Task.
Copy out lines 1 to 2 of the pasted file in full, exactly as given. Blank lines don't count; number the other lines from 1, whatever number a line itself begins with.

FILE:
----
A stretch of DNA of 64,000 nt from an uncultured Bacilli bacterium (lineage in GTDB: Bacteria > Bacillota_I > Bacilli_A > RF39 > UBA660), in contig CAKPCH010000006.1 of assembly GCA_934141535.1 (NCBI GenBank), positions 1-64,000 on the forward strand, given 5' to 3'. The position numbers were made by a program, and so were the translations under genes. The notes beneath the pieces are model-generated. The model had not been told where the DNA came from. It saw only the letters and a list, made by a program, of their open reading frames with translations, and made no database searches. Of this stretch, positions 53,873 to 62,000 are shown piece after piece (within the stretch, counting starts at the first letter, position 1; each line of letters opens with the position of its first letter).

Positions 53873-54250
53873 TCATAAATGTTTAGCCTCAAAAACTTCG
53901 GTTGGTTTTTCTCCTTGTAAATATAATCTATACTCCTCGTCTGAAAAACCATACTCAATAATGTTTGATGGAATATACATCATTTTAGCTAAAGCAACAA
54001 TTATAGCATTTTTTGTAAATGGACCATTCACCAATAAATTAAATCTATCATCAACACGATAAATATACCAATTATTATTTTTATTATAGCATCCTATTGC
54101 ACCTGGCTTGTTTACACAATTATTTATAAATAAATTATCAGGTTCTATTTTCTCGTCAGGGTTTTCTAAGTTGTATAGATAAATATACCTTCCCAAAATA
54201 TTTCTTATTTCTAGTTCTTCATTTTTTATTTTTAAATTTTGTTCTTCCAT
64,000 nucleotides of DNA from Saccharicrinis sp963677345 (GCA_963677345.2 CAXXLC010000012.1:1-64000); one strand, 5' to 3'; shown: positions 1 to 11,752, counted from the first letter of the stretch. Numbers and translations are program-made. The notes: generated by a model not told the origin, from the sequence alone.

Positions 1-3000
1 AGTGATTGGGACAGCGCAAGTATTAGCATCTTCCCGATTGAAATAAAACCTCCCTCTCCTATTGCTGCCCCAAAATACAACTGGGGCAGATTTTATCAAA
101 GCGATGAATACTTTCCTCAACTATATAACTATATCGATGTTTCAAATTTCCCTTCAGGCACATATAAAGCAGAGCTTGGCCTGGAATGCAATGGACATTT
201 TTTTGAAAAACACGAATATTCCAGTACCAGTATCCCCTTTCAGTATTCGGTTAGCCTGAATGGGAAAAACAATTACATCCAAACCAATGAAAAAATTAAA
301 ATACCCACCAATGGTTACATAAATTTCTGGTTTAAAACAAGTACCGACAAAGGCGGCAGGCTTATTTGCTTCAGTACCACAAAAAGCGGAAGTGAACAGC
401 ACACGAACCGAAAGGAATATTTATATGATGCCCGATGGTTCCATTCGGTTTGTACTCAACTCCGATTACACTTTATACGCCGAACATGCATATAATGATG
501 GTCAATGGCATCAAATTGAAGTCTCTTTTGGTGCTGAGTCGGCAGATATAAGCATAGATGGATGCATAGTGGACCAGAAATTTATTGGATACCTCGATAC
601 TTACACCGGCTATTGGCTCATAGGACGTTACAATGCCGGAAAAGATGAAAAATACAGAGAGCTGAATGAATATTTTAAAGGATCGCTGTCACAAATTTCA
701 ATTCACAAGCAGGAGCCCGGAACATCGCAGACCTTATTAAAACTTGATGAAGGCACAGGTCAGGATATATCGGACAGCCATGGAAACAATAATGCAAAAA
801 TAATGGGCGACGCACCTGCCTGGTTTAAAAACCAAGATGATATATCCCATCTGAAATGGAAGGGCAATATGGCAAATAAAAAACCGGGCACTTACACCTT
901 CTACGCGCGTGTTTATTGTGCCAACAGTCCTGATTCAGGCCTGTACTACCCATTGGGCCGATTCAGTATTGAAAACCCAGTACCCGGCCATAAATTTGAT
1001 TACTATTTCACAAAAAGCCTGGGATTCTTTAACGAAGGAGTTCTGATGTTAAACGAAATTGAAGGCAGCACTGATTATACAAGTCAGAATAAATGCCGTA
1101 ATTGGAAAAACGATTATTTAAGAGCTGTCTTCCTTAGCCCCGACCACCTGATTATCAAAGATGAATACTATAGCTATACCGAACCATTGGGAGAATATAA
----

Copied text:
A stretch of DNA of 64,000 nt from an uncultured Bacilli bacterium (lineage in GTDB: Bacteria > Bacillota_I > Bacilli_A > RF39 > UBA660), in contig CAKPCH010000006.1 of assembly GCA_934141535.1 (NCBI GenBank), positions 1-64,000 on the forward strand, given 5' to 3'. The position numbers were made by a program, and so were the translations under genes. The notes beneath the pieces are model-generated. The model had not been told where the DNA came from. It saw only the letters and a list, made by a program, of their open reading frames with translations, and made no database searches. Of this stretch, positions 53,873 to 62,000 are shown piece after piece (within the stretch, counting starts at the first letter, position 1; each line of letters opens with the position of its first letter).

Positions 53873-54250